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Anyone who sells consumer goods to Best Buy, Target, or Wal-Mart knows that tagging product pallets with RFID tags is mandatory. The tags help suppliers and retailers speed the tracking of inventory as it moves from manufacturer warehouses to transportation centers and eventually to retailer warehouses.
But RFID has benefits that reach far beyond inventory tracking. By combining RFID tags with asset management systems, enterprises are implementing sophisticated, real-time asset control processes. "Asset management is one of the biggest growth areas for RFID," says Erik Michielsen, RFID analyst at ABI Research.
Major automakers, including BMW and Toyota, and shipping companies, such as NYK Logistics, were among the first to deploy RFID for asset management. They used WhereNet's active RFID tags -- transponders that emit a signal -- on cars or shipping containers waiting in shipping lots. By monitoring these tags within asset management systems, these companies can ensure that the lot gates alert guards when a vehicle leaves the lot outside its scheduled time or that the right container is placed on the right truck. Transponders such as WhereNet's are typically the size of several decks of cards, which restricts their use to large objects, and cost between $40 and $80.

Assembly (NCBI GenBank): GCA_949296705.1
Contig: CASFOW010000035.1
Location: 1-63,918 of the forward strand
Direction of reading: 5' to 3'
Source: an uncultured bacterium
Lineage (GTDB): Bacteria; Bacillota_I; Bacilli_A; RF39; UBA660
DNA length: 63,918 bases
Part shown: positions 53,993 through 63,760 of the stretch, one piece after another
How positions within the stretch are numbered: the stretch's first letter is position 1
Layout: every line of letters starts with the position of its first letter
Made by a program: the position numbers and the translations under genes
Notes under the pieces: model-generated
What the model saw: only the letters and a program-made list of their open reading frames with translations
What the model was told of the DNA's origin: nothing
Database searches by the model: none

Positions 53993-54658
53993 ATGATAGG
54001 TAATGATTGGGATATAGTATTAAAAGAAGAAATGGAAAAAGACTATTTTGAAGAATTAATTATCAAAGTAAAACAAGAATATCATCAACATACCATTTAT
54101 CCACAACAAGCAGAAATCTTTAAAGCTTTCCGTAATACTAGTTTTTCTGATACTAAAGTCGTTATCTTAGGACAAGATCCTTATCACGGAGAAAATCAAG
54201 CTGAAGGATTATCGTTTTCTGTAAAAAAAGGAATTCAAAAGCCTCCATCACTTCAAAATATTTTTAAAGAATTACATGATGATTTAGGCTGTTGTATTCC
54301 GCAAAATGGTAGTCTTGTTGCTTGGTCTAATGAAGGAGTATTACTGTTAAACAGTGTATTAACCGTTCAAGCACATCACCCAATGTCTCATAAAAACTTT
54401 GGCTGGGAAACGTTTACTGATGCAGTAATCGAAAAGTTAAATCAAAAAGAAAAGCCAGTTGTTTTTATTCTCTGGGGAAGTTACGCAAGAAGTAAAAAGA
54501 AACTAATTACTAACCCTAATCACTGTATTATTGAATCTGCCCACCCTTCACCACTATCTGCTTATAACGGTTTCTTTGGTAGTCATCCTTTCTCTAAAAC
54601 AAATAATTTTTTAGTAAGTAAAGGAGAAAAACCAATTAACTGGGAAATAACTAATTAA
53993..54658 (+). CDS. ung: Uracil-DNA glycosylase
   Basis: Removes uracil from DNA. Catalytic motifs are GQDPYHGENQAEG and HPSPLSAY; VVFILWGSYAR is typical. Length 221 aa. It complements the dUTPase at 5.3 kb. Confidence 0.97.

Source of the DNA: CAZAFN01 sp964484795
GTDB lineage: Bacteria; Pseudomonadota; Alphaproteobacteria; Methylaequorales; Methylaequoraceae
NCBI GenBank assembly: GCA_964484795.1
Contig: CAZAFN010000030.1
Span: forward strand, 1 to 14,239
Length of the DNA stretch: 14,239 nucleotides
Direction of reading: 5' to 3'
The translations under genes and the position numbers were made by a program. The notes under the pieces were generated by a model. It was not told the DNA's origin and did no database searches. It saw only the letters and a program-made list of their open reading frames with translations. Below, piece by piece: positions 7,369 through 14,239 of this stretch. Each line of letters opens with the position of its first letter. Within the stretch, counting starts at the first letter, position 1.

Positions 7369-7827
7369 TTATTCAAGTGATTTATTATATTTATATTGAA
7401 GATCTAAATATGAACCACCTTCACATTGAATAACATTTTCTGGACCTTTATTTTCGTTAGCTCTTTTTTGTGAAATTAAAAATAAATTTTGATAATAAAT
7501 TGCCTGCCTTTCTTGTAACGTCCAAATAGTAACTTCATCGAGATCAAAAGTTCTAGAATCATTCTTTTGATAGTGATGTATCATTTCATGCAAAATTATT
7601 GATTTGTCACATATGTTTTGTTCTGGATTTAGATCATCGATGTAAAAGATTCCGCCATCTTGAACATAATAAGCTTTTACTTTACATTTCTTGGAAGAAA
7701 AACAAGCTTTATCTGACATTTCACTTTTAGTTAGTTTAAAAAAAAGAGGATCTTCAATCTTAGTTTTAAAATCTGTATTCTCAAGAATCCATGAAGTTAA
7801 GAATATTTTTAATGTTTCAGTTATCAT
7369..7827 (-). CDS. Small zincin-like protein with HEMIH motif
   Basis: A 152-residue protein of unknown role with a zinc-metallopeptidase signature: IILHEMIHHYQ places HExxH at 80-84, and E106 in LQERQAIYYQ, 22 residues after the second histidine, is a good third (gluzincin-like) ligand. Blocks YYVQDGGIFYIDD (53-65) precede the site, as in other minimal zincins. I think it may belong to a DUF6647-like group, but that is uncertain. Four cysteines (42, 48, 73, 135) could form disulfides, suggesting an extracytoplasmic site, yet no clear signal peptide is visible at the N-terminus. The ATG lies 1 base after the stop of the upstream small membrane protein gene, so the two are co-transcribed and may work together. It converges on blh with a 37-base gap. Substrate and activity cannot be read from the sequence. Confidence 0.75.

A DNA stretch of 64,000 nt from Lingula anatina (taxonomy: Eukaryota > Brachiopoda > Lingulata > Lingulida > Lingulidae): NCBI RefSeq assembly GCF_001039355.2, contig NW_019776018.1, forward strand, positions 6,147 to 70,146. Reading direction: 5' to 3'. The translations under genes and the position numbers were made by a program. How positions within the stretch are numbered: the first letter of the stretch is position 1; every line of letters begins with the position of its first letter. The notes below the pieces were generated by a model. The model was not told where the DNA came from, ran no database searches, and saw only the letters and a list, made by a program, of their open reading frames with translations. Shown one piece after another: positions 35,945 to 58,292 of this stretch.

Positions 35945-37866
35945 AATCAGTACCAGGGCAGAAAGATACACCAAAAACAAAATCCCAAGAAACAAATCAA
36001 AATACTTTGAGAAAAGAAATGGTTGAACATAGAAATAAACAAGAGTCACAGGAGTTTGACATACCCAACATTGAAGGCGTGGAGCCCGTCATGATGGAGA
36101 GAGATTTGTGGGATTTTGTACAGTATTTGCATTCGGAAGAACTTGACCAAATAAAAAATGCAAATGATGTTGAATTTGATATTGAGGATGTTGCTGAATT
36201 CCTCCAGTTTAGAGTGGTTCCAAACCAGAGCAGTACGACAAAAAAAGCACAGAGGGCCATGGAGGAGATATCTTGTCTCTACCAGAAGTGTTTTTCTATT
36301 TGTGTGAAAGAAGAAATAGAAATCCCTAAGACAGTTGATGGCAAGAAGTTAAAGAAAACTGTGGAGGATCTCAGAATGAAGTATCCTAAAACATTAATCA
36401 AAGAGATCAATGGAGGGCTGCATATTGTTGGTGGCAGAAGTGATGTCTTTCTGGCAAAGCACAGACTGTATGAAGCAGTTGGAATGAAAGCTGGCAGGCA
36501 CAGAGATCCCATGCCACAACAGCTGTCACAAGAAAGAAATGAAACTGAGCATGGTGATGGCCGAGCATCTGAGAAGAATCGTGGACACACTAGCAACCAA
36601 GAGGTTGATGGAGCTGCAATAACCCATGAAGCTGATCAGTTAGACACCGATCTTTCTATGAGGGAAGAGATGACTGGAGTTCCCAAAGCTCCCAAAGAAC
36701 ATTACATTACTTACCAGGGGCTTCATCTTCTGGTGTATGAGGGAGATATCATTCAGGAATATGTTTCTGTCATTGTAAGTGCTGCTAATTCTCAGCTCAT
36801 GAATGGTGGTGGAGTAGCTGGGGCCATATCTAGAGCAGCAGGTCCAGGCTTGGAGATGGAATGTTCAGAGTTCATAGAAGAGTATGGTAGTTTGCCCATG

But passive RFID tags are cheap (often costing less than a dime) and small (about the size of a postage stamp, and not much thicker), allowing them to be affixed to small items such as laptops, chemical containers, ID badges, and aircraft parts. This enables affordable tracking of a wide range of objects, not just big ones.
For example, Virgin Atlantic Airways plans to use RFID tags on aircraft parts to track their location in repair shops and to store maintenance data so that crews can see what parts
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Many of the early adoptions of RFID for asset management have started with traditional inventory management deployments, expanding as IT proves RFID brings benefits to more parts of the organization than just the warehouse.
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